BDP Trendwatch: 2 Port Houston terminals remain closed due to hardware failure; As liftings fall, ocean carriers still earning more bucks with less bang; Shanghai mega-ports shuttered as Typhoon In-Fa slams East China

2 Port Houston terminals remain closed due to hardware failure 

Port Houston halted operations Tuesday at its two main public container terminals due to a major hardware failure, officials said. 

The issues at the Bayport and Barbours Cut terminals were first reported Tuesday, just before the gates were set to open at about 7 a.m. 

In a letter posted on the port’s website on Wednesday, Port of Houston Executive Director Roger Guenther said the port experienced a “major failure of the storage devices that support all applications used to operate both Barbours Cut and Bayport container terminals” prior to the opening. 


Thailand mulls launch of national liner operator to tackle soaring freight rates 

The government has told Port Authority of Thailand (PAT) to establish a national liner operator by mid-2022 to overcome high freight rates and see more exports transported by local carriers. 

Transport minister Saksayam Chidchob has formed a Preparatory Committee on the Establishment of the National Shipping Line (literal translation) and is its chairman. 

The Loadstar

EU pauses both Brexit lawsuits against the UK 

The European Commission said it would freeze two separate lawsuits against the U.K. "at this stage" as it wants to "continue constructive discussions" with London over trade arrangements in Northern Ireland. 

Brussels launched a twin-track legal action against London in March after the British government unilaterally delayed the introduction of post-Brexit checks for certain goods entering Northern Ireland from Great Britain. The dispute relates to the Protocol on Northern Ireland, part of the Brexit Withdrawal Agreement agreed by the two sides in 2019. British Prime Minister Boris Johnson said last week that the protocol is "unsustainable" and called for a renegotiation — an appeal that Commission President Ursula von der Leyen immediately rejected.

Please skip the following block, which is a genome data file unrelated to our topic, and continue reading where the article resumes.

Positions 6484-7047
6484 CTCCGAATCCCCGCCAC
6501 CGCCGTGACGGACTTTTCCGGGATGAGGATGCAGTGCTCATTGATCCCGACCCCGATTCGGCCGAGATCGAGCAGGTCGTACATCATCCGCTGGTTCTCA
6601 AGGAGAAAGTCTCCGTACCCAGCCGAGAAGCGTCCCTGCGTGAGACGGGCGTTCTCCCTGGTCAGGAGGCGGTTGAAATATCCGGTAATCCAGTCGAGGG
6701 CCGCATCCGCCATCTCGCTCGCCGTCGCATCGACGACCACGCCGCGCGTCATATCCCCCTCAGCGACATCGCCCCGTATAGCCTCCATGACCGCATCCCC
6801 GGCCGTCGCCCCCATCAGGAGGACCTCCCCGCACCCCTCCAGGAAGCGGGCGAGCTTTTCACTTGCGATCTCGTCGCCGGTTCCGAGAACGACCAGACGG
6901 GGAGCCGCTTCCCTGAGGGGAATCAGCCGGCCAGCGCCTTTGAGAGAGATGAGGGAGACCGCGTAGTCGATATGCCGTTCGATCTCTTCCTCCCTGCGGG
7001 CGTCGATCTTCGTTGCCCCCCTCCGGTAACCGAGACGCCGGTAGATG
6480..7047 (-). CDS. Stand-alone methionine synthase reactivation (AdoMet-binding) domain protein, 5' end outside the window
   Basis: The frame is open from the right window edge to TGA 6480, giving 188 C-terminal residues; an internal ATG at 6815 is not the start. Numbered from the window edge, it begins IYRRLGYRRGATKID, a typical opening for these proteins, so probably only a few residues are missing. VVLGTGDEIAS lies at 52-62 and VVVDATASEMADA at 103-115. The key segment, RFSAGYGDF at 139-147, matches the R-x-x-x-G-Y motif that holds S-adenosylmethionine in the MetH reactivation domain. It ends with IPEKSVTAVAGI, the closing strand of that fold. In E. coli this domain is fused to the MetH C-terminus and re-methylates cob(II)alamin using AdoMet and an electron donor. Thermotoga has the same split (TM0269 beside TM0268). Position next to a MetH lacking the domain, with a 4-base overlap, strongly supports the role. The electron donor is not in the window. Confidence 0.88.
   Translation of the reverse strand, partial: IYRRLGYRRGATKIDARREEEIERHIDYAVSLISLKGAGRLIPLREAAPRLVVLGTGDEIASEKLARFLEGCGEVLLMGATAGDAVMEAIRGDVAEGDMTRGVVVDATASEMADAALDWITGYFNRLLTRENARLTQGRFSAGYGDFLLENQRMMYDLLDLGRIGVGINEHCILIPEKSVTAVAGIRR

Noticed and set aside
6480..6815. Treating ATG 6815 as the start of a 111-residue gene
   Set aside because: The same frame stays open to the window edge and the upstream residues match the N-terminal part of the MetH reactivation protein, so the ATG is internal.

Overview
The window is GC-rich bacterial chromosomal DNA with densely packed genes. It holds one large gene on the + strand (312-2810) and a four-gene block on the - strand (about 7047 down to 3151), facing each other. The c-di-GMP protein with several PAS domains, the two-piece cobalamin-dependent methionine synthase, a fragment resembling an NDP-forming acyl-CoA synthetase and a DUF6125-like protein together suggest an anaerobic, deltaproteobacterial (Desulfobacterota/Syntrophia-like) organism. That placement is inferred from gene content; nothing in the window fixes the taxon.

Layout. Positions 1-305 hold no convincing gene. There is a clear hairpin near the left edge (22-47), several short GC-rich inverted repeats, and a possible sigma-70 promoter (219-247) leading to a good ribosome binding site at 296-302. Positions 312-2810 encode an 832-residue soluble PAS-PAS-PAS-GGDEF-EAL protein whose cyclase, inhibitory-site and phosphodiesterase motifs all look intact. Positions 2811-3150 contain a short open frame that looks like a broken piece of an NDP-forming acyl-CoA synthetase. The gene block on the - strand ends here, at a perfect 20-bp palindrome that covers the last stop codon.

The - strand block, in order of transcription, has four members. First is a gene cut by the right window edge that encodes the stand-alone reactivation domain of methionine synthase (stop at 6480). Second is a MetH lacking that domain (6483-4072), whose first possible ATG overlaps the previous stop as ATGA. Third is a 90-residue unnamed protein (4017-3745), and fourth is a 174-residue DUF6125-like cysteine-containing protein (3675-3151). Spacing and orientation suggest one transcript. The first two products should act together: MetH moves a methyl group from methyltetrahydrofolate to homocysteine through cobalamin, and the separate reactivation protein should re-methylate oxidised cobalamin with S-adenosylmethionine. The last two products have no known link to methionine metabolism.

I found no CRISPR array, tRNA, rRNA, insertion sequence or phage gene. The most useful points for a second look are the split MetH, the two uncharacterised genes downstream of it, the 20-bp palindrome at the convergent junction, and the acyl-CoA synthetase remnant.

As liftings fall, ocean carriers still earning more bucks with less bang 

Port congestion and other network disruptions mean ocean carriers now need more ships to transport the same amount of cargo than they did pre-pandemic. 

However, despite the significant extra costs of the additional tonnage, net earnings for shipping lines continue to be turbo-charged by soaring freight rates, a consequence of tight supply and demand growth. 

The Loadstar

Lufthansa Cargo reduces freighter flights as voluntary pilot 'pandemic overtime' ends 

Lufthansa Cargo has had to cut between 3% and 5% of its freighter flights after a temporary agreement with pilots ended. 

The carrier said Asian destinations were particularly affected, citing Shanghai, Beijing, Hong Kong, Chengdu, Incheon, Chennai and Tashkent, while there have also been fewer frequencies to Brazil (Sao Paulo and Recife). 

“Recently, we had to reschedule individual rotations. There have been no changes concerning the belly loading capacities,” explained a spokesperson. 

The Loadstar

Canada border officers vote to strike, warn of supply chain disruption 

Thousands of Canada Border Services Agency personnel have overwhelmingly voted to authorize a strike – something that could throw a wrench into port, cross-border trucking, airfreight and international parcel operations.  

The strike could happen as early as Aug. 6, the Public Service Alliance of Canada and its Customs and Immigration Union said on Tuesday. The union represents some 8,500 CBSA employees, including officers serving at ports of entry across the country.  

The threat of a strike comes as Canada prepares to reopen its land border to nonessential travel for the first time since March 2020. The timing wasn’t lost on the union, which warned that a strike could lead to “significant disruption to the flow of goods.” 


Shanghai mega-ports shuttered as Typhoon In-Fa slams East China 

Typhoon In-Fa, the powerful storm battering regions around Shanghai, has forced some of the world’s biggest shipping ports to halt operations until at least Tuesday. 

All of Shanghai’s ports and some in neighboring regions remain shut after closing over the weekend due to the extreme weather, according to people familiar with the situation. The idled ports include Yangshan, part of the world’s biggest cluster of container terminals, which sits offshore to the south of Shanghai.